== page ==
In the article, Dyer is arguing that when it comes to television and films, the representation of whites is "everything - white is no color because it is all colors...to be everything and nothing is the source of its representational power"(142). In other words, whiteness can take form of anything, and is "coterminous with the endless plentitude of human diversity"(145). Implying that this representation is more of a power assertion, Dyer goes on to say that minority portrayls in the media, particularly those of African Americans, are consistently presented as the 'Other' and reduced to stereotypes that include "disorder, irrationality, and looseness"(145).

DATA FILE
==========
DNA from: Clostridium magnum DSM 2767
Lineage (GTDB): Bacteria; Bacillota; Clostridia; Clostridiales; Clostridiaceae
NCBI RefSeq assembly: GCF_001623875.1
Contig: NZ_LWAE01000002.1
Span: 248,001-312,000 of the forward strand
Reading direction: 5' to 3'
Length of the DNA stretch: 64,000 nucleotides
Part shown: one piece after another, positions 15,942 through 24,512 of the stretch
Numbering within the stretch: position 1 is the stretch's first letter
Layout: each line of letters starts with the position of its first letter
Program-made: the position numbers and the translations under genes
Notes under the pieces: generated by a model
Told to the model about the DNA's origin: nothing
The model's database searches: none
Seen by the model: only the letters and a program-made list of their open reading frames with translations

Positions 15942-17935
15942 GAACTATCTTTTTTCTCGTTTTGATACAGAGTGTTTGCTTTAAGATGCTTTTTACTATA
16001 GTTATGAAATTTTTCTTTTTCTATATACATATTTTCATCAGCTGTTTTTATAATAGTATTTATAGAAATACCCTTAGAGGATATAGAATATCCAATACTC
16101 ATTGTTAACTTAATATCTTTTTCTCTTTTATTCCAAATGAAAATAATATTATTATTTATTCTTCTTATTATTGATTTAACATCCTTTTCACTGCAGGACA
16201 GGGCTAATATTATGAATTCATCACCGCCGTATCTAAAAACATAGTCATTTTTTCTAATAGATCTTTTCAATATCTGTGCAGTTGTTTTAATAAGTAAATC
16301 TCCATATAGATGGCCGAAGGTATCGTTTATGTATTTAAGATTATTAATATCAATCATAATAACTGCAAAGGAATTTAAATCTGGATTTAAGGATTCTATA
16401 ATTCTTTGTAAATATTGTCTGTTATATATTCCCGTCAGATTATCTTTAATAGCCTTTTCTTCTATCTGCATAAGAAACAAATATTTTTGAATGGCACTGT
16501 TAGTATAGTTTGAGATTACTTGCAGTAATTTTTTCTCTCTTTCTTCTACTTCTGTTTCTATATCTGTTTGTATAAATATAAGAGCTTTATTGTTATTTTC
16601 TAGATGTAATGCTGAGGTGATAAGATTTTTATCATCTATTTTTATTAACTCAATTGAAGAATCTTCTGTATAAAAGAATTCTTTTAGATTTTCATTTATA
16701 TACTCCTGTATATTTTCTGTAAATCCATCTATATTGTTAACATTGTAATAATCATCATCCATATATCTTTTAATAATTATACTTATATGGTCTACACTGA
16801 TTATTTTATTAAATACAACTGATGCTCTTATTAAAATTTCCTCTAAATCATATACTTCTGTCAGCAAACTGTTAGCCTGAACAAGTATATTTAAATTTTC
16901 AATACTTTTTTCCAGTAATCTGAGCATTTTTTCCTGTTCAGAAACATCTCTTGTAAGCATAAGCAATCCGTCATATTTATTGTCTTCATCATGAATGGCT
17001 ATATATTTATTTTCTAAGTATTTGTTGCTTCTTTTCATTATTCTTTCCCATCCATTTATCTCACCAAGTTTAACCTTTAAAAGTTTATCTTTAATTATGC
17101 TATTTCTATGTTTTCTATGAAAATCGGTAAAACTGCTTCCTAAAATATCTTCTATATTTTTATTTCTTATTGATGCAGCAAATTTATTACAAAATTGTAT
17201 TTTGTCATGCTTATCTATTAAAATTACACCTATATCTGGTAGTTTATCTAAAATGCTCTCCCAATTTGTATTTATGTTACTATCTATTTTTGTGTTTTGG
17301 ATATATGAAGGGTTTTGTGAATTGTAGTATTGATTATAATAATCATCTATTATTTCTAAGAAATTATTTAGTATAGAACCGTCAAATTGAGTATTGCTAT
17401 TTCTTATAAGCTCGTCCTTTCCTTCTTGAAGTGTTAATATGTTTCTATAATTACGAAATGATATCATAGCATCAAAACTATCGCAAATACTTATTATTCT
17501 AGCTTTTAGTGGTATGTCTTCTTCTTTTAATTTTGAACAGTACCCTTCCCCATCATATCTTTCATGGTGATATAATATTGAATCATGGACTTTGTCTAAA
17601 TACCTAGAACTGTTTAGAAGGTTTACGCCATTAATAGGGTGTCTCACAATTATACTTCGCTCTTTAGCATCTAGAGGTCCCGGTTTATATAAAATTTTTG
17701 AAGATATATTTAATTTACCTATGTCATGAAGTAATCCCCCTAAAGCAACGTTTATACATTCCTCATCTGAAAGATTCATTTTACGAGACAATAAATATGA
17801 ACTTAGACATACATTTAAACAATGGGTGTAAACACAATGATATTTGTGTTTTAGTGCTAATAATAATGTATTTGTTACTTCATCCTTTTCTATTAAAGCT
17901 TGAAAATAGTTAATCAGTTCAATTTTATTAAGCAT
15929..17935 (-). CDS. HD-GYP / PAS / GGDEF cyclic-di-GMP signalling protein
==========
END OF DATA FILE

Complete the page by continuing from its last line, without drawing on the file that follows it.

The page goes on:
Perhaps an example of this would be the film Dangerous Minds, in which a white teacher is responsible for a class of unruly minority students. As the film progresses, she is depicted as positively influencing the kids and changing their chaotic ways. In doing so, Michelle Pfeiffer's character exemplifies some of the qualities that Dyer associates with 'whiteness': "order, rationality, rigidity" (145).
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